Because the basin in Botswana has several major towns, including Gaborone, intersector competition for water is predicted and therefore the FAO considered the irrigation potential of 5 000 ha more realistic than the calculated amount of 15 200 ha from the country report from SADC Conference in 1992 (SADCC-AIDAB 1992). Of the current 1 381 ha currently used for irrigation, 56 % is extracted from the Limpopo River and its tributaries or from storage reservoirs while 44 % is extracted from groundwater. Most of the irrigation is for horticulture.

Irrigation techniques used predominantly include sprinkler irrigation which accounts for 64 % of the total (FAO 2004). Localized irrigation (i.e. drip and micro-sprinkler) accounts for 20 % of the total while surface irrigation (i.e. furrow and basin, hoses, and hand-watering) is 16 %.

Irrigation in Mashatu, Botswana. Source: Vogel 2010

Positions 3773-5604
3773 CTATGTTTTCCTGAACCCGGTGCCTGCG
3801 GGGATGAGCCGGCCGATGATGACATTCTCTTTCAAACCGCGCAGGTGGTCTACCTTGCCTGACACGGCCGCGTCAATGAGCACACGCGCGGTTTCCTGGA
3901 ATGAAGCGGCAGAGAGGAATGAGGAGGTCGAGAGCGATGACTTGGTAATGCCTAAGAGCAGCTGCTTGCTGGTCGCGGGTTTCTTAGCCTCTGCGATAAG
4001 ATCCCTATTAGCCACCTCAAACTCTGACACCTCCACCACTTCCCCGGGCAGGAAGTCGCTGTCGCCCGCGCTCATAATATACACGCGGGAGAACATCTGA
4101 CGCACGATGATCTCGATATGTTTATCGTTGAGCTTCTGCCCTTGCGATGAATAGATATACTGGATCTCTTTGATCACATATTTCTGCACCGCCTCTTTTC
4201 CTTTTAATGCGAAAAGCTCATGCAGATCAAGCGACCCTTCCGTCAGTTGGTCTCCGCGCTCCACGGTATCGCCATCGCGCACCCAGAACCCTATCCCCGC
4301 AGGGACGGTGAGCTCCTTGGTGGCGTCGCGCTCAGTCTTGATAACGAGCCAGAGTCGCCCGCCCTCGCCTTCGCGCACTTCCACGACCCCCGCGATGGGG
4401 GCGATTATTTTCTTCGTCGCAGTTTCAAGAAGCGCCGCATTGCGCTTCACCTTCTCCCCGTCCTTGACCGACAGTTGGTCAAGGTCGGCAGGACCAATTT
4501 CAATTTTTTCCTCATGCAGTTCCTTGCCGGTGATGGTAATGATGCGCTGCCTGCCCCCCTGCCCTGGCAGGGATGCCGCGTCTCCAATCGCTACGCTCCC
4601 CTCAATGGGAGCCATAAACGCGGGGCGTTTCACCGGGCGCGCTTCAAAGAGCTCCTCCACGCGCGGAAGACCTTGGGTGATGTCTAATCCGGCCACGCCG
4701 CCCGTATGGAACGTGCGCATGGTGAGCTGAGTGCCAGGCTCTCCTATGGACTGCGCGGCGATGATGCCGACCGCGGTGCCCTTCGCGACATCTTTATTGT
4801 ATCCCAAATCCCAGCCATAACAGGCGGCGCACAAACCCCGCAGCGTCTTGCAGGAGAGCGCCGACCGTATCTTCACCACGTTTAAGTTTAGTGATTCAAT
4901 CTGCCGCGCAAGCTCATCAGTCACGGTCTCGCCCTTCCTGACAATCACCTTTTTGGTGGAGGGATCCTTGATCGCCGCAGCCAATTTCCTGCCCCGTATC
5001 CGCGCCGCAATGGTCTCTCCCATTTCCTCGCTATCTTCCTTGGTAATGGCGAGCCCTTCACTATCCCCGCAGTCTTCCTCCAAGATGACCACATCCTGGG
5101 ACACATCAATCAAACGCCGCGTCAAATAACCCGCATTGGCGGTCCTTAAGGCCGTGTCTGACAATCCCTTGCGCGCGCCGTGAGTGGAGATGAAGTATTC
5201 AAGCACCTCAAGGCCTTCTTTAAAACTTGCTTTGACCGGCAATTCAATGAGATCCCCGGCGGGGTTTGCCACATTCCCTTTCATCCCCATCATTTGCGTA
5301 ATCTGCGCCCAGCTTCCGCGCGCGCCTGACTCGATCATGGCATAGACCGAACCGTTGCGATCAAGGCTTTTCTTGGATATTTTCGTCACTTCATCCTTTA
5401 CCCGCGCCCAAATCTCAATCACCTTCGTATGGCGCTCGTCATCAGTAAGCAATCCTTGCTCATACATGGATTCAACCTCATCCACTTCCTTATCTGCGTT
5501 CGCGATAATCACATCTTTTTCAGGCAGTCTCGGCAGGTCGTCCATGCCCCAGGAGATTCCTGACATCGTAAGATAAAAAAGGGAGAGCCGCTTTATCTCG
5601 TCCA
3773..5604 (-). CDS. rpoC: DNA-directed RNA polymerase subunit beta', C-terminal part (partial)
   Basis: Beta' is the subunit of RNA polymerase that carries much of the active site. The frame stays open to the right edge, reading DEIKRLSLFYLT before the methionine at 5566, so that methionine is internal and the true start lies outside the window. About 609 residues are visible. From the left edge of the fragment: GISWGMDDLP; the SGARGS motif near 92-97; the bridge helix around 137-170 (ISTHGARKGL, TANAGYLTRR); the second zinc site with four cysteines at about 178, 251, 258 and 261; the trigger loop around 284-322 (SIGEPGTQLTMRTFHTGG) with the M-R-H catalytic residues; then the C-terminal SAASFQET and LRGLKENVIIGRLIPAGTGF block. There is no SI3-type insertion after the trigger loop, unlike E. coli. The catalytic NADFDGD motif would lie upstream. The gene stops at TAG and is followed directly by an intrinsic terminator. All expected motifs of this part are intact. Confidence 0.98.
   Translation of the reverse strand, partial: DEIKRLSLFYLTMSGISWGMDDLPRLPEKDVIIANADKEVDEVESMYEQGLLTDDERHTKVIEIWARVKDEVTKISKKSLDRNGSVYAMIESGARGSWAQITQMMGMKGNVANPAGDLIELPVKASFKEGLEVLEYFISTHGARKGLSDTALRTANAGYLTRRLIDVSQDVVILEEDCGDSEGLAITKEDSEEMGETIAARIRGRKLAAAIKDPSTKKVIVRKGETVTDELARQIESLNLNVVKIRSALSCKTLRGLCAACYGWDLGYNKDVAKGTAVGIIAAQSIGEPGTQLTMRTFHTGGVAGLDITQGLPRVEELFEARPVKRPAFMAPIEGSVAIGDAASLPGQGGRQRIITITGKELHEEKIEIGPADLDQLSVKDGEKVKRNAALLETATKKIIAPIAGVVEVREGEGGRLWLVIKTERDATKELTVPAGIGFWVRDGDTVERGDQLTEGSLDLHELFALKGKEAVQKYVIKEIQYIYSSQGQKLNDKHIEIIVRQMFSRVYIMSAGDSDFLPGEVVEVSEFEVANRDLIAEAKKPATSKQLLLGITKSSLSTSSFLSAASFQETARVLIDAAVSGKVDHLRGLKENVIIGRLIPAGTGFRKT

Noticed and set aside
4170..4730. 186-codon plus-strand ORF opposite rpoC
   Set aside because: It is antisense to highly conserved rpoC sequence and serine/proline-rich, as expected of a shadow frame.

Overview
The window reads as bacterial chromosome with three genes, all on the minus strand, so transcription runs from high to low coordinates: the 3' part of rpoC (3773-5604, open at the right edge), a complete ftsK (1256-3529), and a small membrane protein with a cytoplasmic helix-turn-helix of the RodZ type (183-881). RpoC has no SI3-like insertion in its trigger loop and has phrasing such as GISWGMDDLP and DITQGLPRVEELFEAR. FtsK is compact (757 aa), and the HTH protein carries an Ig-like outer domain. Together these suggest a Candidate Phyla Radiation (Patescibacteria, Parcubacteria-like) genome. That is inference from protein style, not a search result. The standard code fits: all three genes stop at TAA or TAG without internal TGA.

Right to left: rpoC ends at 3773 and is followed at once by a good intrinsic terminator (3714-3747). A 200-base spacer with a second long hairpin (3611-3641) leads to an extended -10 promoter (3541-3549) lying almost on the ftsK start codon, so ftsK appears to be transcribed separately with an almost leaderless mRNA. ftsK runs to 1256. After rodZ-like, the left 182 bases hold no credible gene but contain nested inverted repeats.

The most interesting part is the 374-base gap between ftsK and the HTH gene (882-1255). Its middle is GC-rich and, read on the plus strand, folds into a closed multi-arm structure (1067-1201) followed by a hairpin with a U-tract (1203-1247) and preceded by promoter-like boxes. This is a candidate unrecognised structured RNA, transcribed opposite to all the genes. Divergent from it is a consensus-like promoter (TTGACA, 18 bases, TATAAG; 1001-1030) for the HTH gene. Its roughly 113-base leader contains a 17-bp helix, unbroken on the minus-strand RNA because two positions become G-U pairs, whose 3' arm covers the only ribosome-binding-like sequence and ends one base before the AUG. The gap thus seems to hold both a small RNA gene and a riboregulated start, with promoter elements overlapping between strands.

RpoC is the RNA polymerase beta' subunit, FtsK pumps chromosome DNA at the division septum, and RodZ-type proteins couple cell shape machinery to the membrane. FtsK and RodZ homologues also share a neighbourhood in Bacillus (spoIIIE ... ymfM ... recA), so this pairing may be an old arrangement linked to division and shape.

Irrigation with Gypsiferous Coal Mine Water

A simulation study in Botswana with gypsiferous coal mine water with an electrical conductivity (EC) of about 310 mS/m³ (Jovanovic et al., 2001) led to the conclusion that, under the particular climate and soil conditions of Selibe-Pikwe, large amounts of effluent mine water can be disposed successfully of through irrigation.

Between 18 and 32 percent of the total amount of salts added through irrigation was predicted to leach after 11 years, the remainder being precipitated in the soil profile in the form of gypsum. A slow process of gypsum dissolution and leaching by rainfall was predicted after the cessation of irrigation with mine water. This means that large quantities of salt can be immobilized in the soil profile, removed temporarily from the water system, and released in small amounts into the groundwater over an extremely long time period.

Source: FAO 2004

Current ongoing initiatives.

LIMCOM's current ongoing interventions being undertaken